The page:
To help prove reasonable cause:

  • Collect employees’ proof of application, which can include a copy of their paper application Form SS-5 or a copy of their Online Social Security Number Application confirmation page, a copy of the application receipt (sometimes mailed after they have applied) or a signed statement from the participant stating that they have applied.
  • Document the participant’s full name, gender, address, date of birth, father’s full name, mother’s maiden name, and the date of application.
  • Make at least one solicitation for the correct Social Security number either by mail, telephone, electronically, or in person and document this solicitation and the results. Retaining a copy of Form W-4 can also be considered a solicitation for the correct Social Security number, but additional solicitations may be required.

Publication 1586 details the requirements of proving reasonable cause as well as answering additional questions regarding missing Social Security numbers. Section (m) in regulation 301.6724-1 details the procedure for seeking a waiver of the penalty.

What if my employee’s Social Security card arrives at my business after they have left?

If you have a forwarding address for the participant, please forward the card to them. At a minimum, ensure they receive the number. 

What causes delays when Exchange Visitors apply for Social Security numbers?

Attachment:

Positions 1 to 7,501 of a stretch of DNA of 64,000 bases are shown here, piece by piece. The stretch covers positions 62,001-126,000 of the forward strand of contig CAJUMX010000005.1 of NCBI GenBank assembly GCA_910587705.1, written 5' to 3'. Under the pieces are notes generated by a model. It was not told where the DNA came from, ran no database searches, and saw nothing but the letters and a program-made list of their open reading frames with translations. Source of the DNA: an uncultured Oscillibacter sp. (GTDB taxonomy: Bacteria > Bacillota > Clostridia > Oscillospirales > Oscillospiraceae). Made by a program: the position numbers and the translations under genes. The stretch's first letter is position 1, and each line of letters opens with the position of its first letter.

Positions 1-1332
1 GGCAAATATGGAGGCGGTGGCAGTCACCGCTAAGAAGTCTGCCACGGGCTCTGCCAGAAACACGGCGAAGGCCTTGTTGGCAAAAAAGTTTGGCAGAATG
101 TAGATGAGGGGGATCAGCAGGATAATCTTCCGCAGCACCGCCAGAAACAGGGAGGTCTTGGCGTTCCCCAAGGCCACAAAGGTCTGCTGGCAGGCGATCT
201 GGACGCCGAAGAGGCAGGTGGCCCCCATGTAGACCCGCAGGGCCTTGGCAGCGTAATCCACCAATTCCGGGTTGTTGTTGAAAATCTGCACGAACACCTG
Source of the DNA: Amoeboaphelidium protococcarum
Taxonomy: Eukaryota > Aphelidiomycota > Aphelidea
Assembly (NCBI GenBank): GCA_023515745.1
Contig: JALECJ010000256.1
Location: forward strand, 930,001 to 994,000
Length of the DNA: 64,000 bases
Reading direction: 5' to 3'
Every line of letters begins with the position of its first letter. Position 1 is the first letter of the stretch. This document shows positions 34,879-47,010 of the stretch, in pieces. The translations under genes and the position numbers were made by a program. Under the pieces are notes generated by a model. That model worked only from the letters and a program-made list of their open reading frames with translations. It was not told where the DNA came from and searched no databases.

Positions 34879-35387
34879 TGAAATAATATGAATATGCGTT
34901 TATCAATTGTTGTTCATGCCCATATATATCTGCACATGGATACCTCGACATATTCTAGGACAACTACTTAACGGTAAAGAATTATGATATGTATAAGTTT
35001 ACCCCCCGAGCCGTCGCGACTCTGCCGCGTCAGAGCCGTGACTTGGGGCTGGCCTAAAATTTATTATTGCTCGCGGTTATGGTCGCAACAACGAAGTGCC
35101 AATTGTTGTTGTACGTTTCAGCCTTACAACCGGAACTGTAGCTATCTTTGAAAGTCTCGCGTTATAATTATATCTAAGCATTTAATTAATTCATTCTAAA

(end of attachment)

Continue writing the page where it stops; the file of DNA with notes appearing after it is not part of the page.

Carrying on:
When Exchange Visitors apply for Social Security numbers, the Social Security Administration (SSA) verifies their documents directly with the Department of Homeland Security (DHS). Exchange Visitors must be listed as active in SEVIS before the SSA issues a Social Security number. Most applications are verified immediately, but there can be delays. Social Security understands that this process may affect companies who hire Exchange Visitors, but direct verification from DHS is vital to ensuring the integrity of the Social Security number.

Requesting Government Forms and Publications

InterExchange understands the complexity involved with handling the various tax codes and responsibilities. As such, we have provided the following information to assist in the search for accurate information. We suggest contacting a tax adviser for the most up-to-date information.

Internal Revenue Service